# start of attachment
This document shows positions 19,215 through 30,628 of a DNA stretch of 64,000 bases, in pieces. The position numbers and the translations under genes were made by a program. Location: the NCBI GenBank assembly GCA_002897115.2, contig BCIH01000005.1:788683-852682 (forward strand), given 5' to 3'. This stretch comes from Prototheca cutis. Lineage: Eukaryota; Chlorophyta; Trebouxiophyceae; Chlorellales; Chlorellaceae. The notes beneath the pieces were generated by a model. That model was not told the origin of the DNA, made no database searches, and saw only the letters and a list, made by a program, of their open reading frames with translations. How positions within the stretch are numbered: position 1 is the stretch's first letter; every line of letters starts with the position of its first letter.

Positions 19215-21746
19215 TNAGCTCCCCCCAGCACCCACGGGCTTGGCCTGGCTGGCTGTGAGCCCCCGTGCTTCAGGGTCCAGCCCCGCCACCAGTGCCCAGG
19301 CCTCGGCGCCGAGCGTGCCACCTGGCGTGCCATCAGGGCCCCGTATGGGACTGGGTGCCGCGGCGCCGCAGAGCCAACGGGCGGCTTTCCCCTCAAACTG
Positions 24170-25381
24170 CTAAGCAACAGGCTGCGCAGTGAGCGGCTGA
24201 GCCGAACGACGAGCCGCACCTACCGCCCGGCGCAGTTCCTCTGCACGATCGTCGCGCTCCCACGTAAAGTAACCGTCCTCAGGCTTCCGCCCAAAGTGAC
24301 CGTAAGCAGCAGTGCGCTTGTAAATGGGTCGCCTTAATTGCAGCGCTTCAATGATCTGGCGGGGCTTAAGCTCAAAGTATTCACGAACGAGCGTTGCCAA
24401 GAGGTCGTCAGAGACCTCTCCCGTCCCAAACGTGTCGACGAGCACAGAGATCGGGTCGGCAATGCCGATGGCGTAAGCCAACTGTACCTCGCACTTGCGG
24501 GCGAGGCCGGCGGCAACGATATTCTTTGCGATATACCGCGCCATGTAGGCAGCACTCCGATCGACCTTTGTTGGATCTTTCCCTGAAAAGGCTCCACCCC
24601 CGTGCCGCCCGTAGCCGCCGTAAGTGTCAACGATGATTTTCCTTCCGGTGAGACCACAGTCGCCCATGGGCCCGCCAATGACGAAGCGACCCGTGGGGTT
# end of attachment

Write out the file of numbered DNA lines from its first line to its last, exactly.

This document shows positions 19,215 through 30,628 of a DNA stretch of 64,000 bases, in pieces. The position numbers and the translations under genes were made by a program. Location: the NCBI GenBank assembly GCA_002897115.2, contig BCIH01000005.1:788683-852682 (forward strand), given 5' to 3'. This stretch comes from Prototheca cutis. Lineage: Eukaryota; Chlorophyta; Trebouxiophyceae; Chlorellales; Chlorellaceae. The notes beneath the pieces were generated by a model. That model was not told the origin of the DNA, made no database searches, and saw only the letters and a list, made by a program, of their open reading frames with translations. How positions within the stretch are numbered: position 1 is the stretch's first letter; every line of letters starts with the position of its first letter.

Positions 19215-21746
19215 TNAGCTCCCCCCAGCACCCACGGGCTTGGCCTGGCTGGCTGTGAGCCCCCGTGCTTCAGGGTCCAGCCCCGCCACCAGTGCCCAGG
19301 CCTCGGCGCCGAGCGTGCCACCTGGCGTGCCATCAGGGCCCCGTATGGGACTGGGTGCCGCGGCGCCGCAGAGCCAACGGGCGGCTTTCCCCTCAAACTG
Positions 24170-25381
24170 CTAAGCAACAGGCTGCGCAGTGAGCGGCTGA
24201 GCCGAACGACGAGCCGCACCTACCGCCCGGCGCAGTTCCTCTGCACGATCGTCGCGCTCCCACGTAAAGTAACCGTCCTCAGGCTTCCGCCCAAAGTGAC
24301 CGTAAGCAGCAGTGCGCTTGTAAATGGGTCGCCTTAATTGCAGCGCTTCAATGATCTGGCGGGGCTTAAGCTCAAAGTATTCACGAACGAGCGTTGCCAA
24401 GAGGTCGTCAGAGACCTCTCCCGTCCCAAACGTGTCGACGAGCACAGAGATCGGGTCGGCAATGCCGATGGCGTAAGCCAACTGTACCTCGCACTTGCGG
24501 GCGAGGCCGGCGGCAACGATATTCTTTGCGATATACCGCGCCATGTAGGCAGCACTCCGATCGACCTTTGTTGGATCTTTCCCTGAAAAGGCTCCACCCC
24601 CGTGCCGCCCGTAGCCGCCGTAAGTGTCAACGATGATTTTCCTTCCGGTGAGACCACAGTCGCCCATGGGCCCGCCAATGACGAAGCGACCCGTGGGGTT